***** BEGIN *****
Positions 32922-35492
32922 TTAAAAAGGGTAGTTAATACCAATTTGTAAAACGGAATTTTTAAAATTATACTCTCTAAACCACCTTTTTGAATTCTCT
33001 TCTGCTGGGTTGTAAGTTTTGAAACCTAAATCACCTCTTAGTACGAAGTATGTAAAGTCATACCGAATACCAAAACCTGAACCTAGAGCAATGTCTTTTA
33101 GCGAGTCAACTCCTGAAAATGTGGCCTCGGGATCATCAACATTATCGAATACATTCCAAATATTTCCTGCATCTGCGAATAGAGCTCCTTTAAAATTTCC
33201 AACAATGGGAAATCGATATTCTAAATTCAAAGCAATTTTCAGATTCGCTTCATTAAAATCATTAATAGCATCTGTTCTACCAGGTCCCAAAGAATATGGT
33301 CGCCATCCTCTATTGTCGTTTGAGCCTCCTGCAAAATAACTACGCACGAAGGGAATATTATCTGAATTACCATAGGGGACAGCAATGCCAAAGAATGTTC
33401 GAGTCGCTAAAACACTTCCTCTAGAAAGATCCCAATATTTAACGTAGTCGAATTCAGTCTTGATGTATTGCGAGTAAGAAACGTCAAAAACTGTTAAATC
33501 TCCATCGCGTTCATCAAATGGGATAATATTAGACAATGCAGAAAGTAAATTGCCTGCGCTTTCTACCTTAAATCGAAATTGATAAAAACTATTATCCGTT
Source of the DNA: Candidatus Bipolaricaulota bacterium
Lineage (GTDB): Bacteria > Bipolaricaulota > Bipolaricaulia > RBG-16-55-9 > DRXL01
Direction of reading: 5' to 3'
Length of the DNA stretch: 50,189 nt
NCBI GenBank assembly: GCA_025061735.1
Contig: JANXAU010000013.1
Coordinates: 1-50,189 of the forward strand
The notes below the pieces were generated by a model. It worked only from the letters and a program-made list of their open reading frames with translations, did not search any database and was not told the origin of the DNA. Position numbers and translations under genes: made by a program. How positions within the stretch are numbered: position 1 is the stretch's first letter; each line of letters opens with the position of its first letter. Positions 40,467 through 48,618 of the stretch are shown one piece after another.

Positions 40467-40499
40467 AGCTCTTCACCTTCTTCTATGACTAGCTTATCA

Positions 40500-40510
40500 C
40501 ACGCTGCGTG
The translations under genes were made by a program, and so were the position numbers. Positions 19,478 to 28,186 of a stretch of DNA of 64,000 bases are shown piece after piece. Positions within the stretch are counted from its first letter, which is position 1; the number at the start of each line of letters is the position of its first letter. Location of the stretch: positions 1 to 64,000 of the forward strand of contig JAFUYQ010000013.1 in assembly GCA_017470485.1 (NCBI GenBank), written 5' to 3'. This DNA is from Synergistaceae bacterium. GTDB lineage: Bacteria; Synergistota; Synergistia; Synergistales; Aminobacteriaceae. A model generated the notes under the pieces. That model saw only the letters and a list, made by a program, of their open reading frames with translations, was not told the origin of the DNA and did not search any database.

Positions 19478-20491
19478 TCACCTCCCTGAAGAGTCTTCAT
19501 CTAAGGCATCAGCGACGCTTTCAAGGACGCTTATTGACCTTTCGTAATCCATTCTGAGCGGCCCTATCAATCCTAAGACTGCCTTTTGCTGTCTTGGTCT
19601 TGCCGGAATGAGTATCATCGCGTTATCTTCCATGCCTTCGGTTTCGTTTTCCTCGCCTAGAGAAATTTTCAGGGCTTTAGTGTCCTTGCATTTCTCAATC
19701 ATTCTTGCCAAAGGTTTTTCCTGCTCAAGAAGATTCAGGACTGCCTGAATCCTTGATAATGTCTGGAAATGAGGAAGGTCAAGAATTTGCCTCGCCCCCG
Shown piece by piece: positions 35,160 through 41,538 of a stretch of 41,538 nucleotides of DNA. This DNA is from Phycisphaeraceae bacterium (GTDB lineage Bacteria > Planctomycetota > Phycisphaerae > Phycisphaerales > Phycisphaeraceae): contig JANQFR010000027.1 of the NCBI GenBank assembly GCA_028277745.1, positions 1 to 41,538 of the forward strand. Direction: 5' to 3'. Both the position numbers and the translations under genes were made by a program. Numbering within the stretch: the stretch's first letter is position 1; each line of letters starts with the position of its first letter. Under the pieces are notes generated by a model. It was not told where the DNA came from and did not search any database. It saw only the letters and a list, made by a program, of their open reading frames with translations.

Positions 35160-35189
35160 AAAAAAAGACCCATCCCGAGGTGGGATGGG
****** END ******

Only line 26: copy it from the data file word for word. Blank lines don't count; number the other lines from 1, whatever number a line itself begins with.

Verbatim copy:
19601 TGCCGGAATGAGTATCATCGCGTTATCTTCCATGCCTTCGGTTTCGTTTTCCTCGCCTAGAGAAATTTTCAGGGCTTTAGTGTCCTTGCATTTCTCAATC